Cumulative Learning Using “Far Transfer”

Cumulative learning using “Far Transfer” is a term used by Susan Ambrose, Michael W. Bridges, Michele DiPietro, Marsha C. Lovet and Marie K. Norman in their book How Learning Works: Seven Research-Based Principles for Smart Teaching, which, put simply, means applying what you’ve learned in the past to what you’re now learning, and all of that to what you will learn in the future. It is part of the goal of educators to imbibe this ability to students throughout their education, in hopes that it will become ever increasingly implemented in the classroom and in life in general.

For instance, learning the laws of logic can be applied to any future coursework and situation in life. Far Transfer can be thought of as broadly as the tie that binds all education, the common thread that runs through all learning. Something as broad as the big questions, such as why there is existence at all, what is the nature of intelligence, and what is humanity’s place in the universe, can be the overarching framework that informs Far Transfer by tying all things together. It can also be thought of as something as small and specific as knowing the historical Latin or Greek roots of words, which illuminate the reading of a book. The ability to apply what has already been learned is possible inside and outside of class.

That educators want their students to apply what they’ve learned outside the classroom can arguably be considered the main goal of education. There shouldn’t be two worlds in which students exist, in the classroom and outside of it, and never the ‘tween shall meet. In your studies, imagine ways in which whatever you’re learning can be applied to other classes and to aspects of life in general. And always keep this notion of the applicability of what you’ve learned, and are learning, in mind. It is a danger to think about what is being learned as only applying to specific contexts, and no other contexts. It may be the case that a specific particular study is only applicable in that class, but it is a false assumption that this is always the case.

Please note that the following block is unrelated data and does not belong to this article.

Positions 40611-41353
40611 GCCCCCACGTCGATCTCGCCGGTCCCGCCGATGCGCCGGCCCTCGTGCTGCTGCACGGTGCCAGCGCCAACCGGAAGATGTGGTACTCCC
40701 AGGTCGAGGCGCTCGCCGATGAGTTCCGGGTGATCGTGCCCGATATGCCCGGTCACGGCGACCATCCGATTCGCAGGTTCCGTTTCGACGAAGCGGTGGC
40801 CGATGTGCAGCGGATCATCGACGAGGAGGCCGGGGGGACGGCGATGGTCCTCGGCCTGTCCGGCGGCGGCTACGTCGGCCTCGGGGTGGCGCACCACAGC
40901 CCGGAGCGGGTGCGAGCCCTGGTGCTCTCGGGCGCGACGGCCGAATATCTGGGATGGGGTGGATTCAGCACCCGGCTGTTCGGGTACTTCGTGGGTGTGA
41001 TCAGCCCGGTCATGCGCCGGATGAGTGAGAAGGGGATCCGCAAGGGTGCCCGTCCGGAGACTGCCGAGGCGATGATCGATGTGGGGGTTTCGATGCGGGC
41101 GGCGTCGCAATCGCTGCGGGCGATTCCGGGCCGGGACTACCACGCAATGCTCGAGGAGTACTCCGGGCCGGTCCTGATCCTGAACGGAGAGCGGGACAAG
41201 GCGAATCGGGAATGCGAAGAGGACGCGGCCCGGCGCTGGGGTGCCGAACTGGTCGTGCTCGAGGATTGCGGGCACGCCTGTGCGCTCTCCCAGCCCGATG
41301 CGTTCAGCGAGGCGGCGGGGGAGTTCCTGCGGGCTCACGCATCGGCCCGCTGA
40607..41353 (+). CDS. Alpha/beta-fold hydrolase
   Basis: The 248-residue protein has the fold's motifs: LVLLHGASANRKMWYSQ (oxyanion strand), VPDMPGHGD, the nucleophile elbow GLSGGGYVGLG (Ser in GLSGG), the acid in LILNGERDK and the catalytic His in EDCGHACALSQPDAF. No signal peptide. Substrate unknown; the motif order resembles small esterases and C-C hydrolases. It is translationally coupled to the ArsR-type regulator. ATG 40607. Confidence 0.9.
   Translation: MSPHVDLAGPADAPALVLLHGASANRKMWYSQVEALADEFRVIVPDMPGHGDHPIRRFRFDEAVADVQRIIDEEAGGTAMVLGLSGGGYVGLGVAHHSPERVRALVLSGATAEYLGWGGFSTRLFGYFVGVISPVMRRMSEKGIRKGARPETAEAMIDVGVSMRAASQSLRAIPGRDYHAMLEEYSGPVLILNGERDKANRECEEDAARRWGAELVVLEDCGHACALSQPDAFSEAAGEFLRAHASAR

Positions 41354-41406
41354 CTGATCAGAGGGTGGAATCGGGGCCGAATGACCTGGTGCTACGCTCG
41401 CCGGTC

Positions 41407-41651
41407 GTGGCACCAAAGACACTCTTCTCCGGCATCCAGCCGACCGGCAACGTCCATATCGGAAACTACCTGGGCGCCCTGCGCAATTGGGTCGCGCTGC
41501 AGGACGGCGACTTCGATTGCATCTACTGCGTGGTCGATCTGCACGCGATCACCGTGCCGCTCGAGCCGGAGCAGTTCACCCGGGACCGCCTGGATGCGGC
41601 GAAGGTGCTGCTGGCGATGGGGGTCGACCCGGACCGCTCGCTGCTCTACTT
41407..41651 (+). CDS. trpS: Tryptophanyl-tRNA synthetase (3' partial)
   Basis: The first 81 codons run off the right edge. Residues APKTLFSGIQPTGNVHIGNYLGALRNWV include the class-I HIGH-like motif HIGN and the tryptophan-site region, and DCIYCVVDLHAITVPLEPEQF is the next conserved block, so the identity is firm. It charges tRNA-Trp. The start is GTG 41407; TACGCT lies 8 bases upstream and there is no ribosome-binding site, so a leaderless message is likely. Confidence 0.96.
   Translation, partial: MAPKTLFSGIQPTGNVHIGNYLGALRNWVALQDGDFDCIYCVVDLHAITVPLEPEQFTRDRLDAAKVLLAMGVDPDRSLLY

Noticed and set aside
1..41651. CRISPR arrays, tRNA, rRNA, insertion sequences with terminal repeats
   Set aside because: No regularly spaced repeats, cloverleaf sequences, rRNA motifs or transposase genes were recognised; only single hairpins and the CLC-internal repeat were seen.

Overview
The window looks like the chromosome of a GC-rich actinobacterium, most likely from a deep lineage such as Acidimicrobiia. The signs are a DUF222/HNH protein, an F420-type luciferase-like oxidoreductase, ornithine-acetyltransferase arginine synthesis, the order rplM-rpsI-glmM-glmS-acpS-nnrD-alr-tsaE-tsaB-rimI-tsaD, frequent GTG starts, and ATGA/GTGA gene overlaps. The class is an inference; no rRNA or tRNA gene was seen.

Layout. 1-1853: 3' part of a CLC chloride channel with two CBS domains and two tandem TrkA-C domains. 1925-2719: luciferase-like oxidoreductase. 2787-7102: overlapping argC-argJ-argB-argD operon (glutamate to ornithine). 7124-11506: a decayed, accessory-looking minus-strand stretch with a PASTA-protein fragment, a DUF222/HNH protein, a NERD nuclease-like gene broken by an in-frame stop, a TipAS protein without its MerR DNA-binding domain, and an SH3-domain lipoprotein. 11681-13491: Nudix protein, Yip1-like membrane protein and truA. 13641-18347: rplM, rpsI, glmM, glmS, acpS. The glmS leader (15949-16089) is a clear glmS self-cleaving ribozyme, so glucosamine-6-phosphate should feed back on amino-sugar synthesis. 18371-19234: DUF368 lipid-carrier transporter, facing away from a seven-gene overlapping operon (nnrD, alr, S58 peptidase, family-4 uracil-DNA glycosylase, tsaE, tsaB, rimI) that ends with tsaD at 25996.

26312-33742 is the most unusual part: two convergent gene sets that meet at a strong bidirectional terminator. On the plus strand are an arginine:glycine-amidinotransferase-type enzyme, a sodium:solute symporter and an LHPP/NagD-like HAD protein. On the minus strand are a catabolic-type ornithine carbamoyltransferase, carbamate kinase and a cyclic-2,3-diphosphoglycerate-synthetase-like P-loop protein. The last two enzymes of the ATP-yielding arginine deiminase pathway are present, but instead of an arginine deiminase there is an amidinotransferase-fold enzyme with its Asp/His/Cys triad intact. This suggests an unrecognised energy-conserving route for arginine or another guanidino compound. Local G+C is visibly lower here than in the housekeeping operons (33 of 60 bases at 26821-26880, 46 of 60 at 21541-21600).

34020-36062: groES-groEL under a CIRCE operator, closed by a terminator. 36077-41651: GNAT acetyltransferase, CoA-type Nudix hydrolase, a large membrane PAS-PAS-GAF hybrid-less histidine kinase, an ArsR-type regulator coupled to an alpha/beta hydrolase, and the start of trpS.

Most things that are learned are applicable and relevant to the rest of life. Don’t be afraid to try new classes and apply learning to new contexts in life. It is just this ability that makes for the most interesting ideas and profound ingenuity in the world. See which program is right for you using the Degree Finder, and request more information from various colleges. Get started on your education today, an interesting world of possibilities can open up to you.


Cumulative Learning Using Far Transfer